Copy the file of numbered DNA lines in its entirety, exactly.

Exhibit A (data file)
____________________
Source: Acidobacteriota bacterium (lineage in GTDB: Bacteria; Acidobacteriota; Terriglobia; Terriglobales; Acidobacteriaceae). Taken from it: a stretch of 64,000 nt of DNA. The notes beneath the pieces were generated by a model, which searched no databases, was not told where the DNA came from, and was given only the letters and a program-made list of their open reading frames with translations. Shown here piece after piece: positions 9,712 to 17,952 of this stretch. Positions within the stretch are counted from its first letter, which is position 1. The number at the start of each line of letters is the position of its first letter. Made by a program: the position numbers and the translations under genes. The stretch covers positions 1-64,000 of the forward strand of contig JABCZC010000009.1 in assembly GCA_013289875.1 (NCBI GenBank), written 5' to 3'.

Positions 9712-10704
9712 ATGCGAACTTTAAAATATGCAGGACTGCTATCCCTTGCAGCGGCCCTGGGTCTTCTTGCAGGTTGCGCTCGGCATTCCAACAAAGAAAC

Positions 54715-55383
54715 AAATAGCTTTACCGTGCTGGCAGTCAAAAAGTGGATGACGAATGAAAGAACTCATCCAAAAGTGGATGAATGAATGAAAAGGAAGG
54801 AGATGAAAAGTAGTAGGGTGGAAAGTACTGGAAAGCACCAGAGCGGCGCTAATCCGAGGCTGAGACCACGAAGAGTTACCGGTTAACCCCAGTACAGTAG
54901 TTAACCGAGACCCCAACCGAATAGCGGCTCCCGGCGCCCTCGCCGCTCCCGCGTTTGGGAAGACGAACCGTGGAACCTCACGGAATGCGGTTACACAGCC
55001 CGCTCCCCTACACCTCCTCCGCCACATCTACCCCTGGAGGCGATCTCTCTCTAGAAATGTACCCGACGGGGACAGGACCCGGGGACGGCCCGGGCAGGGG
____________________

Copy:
Source: Acidobacteriota bacterium (lineage in GTDB: Bacteria; Acidobacteriota; Terriglobia; Terriglobales; Acidobacteriaceae). Taken from it: a stretch of 64,000 nt of DNA. The notes beneath the pieces were generated by a model, which searched no databases, was not told where the DNA came from, and was given only the letters and a program-made list of their open reading frames with translations. Shown here piece after piece: positions 9,712 to 17,952 of this stretch. Positions within the stretch are counted from its first letter, which is position 1. The number at the start of each line of letters is the position of its first letter. Made by a program: the position numbers and the translations under genes. The stretch covers positions 1-64,000 of the forward strand of contig JABCZC010000009.1 in assembly GCA_013289875.1 (NCBI GenBank), written 5' to 3'.

Positions 9712-10704
9712 ATGCGAACTTTAAAATATGCAGGACTGCTATCCCTTGCAGCGGCCCTGGGTCTTCTTGCAGGTTGCGCTCGGCATTCCAACAAAGAAAC

Positions 54715-55383
54715 AAATAGCTTTACCGTGCTGGCAGTCAAAAAGTGGATGACGAATGAAAGAACTCATCCAAAAGTGGATGAATGAATGAAAAGGAAGG
54801 AGATGAAAAGTAGTAGGGTGGAAAGTACTGGAAAGCACCAGAGCGGCGCTAATCCGAGGCTGAGACCACGAAGAGTTACCGGTTAACCCCAGTACAGTAG
54901 TTAACCGAGACCCCAACCGAATAGCGGCTCCCGGCGCCCTCGCCGCTCCCGCGTTTGGGAAGACGAACCGTGGAACCTCACGGAATGCGGTTACACAGCC
55001 CGCTCCCCTACACCTCCTCCGCCACATCTACCCCTGGAGGCGATCTCTCTCTAGAAATGTACCCGACGGGGACAGGACCCGGGGACGGCCCGGGCAGGGG